Amongst the tragedies of the coronavirus pandemic there are glimmers of positivity. The lockdown has opened many more eyes to the wildlife and nature on our doorsteps - birds seeming to sing louder, mammals appearing bolder, amphibians more abundant. Proclamations of ‘nature making a comeback’ circulate on mainstream and social media, and it’s inspiring to see the natural world being embraced as a solace during this frightening time.
However, this comeback is a product of attention, not of action. Our wildlife has always been there, hiding in the sidelines - trying to find a home in increasingly smaller wild spaces. Confined now to our own much smaller spaces, the natural world has floated to the top of our collective attention and we realise how greatly we need it. Because when our busy lives grind to a halt, nature is what’s left to give us comfort, joy and distraction.
But you already knew that. Yorkshire Wildlife Trust members are a community who care deeply about the natural world and understand its value. You are passionate about saving our wildlife and restoring our wild places. And it’s because of you that Yorkshire’s wildlife is slowly making a comeback...
Turning the story around for willow tits
As spring continues to unfold, blue tits are busy building their nests, chirping noisily and darting in and out of trees and bushes. Alongside great and long-tailed tits, they're relatively common visitors to our bird feeders, gardens and parks.
But this family has a sibling whose fortune hasn't been so golden. The willow tit is the UK’s most-threatened resident bird - we’ve lost a shocking 94% of them since the 1970s, and they are now extinct in the south of England. Willow tits like to stay in one place and prefer old industrial areas full of scrub and young woodland; areas not usually considered worthy of conservation. They’re at grave threat of disappearing altogether.
Because of you, our Back from the Brink project is starting to rewrite the story for willow tits in the Dearne Valley, where the last stronghold of the species remains. We’ve worked with partners to learn more about them and what they need to thrive, and then used this knowledge to enhance and create over 250ha of urgently-needed habitat (that's 250 rugby pitches!). The numbers of breeding pairs of willow tits are rising - from 21 pairs in 2018, to 30 pairs in 2019!
A safe haven for wildflowers
These botanic jewels are fast disappearing before our very eyes. Do you know that, devastatingly, we’ve lost 97% of our wildflower meadows?
But your support means we can look after wildflower meadows across Yorkshire - a last safe haven for many rare species. Brockadale nature reserve in West Yorkshire is home to more than 350 unique plants, for example, while Wheldrake Ings near York is one of the finest floodplain meadows in the country.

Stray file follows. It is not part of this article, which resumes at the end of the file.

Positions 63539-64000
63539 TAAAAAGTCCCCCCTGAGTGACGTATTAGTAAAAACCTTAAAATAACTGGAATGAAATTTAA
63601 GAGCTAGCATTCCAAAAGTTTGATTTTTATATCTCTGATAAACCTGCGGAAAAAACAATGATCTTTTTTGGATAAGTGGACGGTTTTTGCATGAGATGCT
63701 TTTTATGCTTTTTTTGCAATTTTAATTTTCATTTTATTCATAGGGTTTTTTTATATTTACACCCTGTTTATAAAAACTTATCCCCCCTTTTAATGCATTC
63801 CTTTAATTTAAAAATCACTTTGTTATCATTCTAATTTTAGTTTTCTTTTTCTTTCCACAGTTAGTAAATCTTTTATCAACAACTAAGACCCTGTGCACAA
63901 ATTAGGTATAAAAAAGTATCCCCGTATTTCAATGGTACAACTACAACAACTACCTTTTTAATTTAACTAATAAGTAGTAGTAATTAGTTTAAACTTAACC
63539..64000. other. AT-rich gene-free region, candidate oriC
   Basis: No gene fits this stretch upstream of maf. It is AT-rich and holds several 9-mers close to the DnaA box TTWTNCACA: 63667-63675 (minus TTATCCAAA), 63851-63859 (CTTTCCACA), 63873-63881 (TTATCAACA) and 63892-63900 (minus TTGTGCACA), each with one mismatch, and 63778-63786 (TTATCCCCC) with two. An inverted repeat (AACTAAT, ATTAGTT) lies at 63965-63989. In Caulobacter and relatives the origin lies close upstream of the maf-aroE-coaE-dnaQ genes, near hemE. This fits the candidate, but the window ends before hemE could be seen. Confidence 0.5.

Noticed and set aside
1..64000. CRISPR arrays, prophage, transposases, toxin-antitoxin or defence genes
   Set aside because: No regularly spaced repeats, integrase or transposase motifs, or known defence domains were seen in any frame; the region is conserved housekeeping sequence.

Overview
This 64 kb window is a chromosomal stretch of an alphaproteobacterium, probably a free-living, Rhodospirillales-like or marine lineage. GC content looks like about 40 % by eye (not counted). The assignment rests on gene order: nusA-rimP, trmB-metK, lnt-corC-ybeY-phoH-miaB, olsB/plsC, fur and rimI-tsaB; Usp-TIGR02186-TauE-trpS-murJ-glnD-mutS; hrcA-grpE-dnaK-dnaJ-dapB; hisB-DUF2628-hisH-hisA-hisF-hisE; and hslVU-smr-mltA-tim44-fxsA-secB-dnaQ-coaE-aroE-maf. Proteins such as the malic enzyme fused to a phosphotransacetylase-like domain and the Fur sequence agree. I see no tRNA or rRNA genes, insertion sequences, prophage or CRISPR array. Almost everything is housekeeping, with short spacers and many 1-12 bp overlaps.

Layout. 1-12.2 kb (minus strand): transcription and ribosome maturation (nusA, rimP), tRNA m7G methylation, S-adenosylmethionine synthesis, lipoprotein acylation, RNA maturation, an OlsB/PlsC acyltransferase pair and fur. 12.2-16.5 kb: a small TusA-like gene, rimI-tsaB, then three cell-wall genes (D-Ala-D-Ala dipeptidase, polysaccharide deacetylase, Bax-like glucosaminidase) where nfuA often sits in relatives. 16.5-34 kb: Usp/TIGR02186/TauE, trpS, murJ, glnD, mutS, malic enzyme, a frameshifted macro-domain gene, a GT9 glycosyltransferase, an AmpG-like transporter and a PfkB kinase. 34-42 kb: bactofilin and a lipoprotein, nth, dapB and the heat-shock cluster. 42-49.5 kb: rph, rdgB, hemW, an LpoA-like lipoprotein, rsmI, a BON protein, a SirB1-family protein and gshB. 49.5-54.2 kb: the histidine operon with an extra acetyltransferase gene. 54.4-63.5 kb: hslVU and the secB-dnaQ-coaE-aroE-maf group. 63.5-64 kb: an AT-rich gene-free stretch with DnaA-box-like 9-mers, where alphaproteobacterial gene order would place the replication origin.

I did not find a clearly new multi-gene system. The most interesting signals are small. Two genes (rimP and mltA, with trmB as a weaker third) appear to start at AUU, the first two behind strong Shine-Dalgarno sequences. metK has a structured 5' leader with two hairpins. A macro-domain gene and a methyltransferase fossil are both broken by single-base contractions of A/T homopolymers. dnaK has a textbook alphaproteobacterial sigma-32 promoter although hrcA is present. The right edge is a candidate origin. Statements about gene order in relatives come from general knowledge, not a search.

Managing these meadows to ensure our wildflower species survive and thrive is a year-round job, admirably aided by our hebridean sheep and highland cows. Because of you, these habitats are still being created and curated - and thanks to our conservation grazing herds, that’s happening even while we’re inside.
Inspiring the next generation of nature’s leaders
Thanks to you, we’ve been at the heart of the story of wildlife’s recovery in Yorkshire for almost 75 years, but there are still many chapters to unfold. Through our Tomorrow’s Natural Leaders’ programme, we are inspiring and training passionate and committed young naturalists, who will lead the way and speak up for our wildlife for decades to come.
Your support unites these young people with Yorkshire Wildlife Trust and gives them the tools and experience to launch careers in (or in support of) the green sector. Because of you, the next generation have the skills they need to start taking action now - when it is needed the most urgently.
As Sir David Attenborough wisely said:
“No one will protect what they don't care about; and no one will care about what they have never experienced”
Helping people to start their own relationships with nature means that our collective voice and actions to protect it will grow ever stronger.
The story continues…
We are so grateful for you and the support you give us! It’s because of you that we are achieving all of this for wildlife in Yorkshire, and much, much more besides. But we still have a long way to go.
The Coronavirus lockdown has meant that we have had to stop all our outdoor work, except that which is vitally needed to keep people and animals safe. Plus, we’re losing funds that we desperately need.
Your continued support ensures that we can be ready to take more action for wildlife when we get back outside. Thank you.
If you are fortunate enough to be in a position to give more to wildlife this summer please donate to our Wildlife Recovery Fund.
In these increasingly uncertain times, wildlife needs our support more than ever. It is only through coming together that we will continue to heal it.
With our nation discovering the beauty, wonder and solace of our natural world, please help us turn this glimmer of positivity into a beacon of hope! Yorkshire’s wildlife and wild places need us now more than ever.
Quote at top of page: @mattbrierley on Twitter